If we examine Manus codes further, the occupations mandated for the top three varnas/castesBrahmans, Kshatriyas, and Vaishyashave a distinct pattern: all of the occupations assigned to them are generally non-manual, non-service, and non-productive in nature. In other words, Brahmans and Kshatriyas are, for example, not expected to use their hands in growing food grains, raising cattle, and trading. A Brahman, in general, should not serve any human being. When he conducts a religious ritual, he serves the gods. When he teaches, he teaches about God. He thus serves only God. He doesnt produce any thing which can be consumed by humans or animals. Neither does the Kshatriya. His duty is to rule and to protect people under his territory. Vaishyas, as the third lowest in the varna/caste hierarchy, trade and produce grains and thus are closer to serving humans. Shudras, meanwhile, are supposed to only produce goods for human consumption, manufacture goods, and serve the other three (higher) varnas/castes. Within this scheme, since Shudras (todays OBCs) were an essential part of the varna/caste order, and hence pure, so to speak, they had some chance of infiltrating into occupations of the top three varnas. The top three varnas, on the other hand, in times of distress, could climb down from occupations authored for Shudras, but at the cost of losing their social status.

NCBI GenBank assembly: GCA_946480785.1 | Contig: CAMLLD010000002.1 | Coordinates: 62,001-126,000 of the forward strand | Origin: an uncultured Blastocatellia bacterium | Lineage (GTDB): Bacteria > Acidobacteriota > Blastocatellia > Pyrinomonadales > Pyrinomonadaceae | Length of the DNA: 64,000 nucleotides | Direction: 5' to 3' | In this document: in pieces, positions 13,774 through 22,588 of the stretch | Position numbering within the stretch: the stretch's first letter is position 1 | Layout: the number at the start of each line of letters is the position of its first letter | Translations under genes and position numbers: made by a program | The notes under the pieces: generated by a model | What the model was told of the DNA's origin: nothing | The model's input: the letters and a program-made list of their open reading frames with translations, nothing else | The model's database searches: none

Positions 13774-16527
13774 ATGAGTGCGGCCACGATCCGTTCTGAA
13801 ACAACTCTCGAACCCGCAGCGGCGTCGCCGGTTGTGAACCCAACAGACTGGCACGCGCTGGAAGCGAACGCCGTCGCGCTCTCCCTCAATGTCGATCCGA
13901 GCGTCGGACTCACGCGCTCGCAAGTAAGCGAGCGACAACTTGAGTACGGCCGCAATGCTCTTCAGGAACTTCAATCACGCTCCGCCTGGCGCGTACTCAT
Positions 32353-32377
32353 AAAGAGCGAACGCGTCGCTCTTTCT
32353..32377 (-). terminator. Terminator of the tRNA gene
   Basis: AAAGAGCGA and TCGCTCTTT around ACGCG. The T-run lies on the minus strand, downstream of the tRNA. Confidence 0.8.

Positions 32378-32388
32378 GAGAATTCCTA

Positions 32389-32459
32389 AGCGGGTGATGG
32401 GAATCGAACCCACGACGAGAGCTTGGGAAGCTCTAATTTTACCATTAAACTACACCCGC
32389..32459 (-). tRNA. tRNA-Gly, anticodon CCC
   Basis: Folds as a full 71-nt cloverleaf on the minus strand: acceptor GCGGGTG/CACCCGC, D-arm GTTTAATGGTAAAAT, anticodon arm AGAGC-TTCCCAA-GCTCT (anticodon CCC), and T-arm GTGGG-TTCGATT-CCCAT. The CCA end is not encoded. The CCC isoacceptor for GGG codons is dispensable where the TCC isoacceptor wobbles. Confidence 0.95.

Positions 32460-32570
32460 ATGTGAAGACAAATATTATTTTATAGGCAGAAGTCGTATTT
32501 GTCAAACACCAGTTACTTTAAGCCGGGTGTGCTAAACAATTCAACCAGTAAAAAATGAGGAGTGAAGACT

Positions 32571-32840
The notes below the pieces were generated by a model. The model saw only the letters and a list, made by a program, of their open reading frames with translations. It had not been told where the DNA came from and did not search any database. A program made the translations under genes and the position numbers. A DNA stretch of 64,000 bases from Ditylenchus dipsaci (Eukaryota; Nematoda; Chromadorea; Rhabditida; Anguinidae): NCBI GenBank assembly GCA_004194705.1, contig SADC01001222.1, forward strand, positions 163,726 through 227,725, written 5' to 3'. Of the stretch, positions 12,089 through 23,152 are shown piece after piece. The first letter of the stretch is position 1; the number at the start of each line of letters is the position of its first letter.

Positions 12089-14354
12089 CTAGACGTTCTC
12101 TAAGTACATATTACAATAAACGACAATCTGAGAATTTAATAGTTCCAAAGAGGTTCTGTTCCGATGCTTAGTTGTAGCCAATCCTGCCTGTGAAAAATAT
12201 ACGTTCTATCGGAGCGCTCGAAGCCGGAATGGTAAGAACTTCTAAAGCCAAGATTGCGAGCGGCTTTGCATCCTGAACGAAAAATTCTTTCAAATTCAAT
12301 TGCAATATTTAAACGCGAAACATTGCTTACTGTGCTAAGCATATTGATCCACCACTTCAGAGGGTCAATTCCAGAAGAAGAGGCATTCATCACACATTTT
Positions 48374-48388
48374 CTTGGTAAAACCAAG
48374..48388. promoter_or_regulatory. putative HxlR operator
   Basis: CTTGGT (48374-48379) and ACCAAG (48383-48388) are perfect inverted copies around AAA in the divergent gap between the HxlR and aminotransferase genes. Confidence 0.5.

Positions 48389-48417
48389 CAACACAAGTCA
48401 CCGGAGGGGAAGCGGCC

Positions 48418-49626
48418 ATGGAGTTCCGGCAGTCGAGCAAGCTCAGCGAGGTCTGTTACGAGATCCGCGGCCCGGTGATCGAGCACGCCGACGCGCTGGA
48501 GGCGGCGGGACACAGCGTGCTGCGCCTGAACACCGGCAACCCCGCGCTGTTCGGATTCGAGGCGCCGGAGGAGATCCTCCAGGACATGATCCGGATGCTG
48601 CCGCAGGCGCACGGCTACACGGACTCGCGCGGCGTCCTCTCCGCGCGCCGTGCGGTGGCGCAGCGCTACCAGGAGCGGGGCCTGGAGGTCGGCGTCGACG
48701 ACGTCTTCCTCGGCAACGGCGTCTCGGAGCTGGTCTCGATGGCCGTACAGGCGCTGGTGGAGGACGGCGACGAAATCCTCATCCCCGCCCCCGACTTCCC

In contrast, the occupations mandated for out-castes (i.e. Dalits) are completely manual in nature and impure by description. Regarding blood purity, the less said, the better: inter-caste

Copyright 2007 Chandra Bhan Prasad and Center for the Advanced Study of India

- 11 marriages are still exceptional, while honor killing are daily news even today. As The Daily Telegraph newspaper of London reported on January 13, 2004: Not just in Punjab and Haryana, but in western Uttar Pradesh as well, women are being put to death if they violate the honour of their family and community by marrying a person outside her own caste, community or religion. 1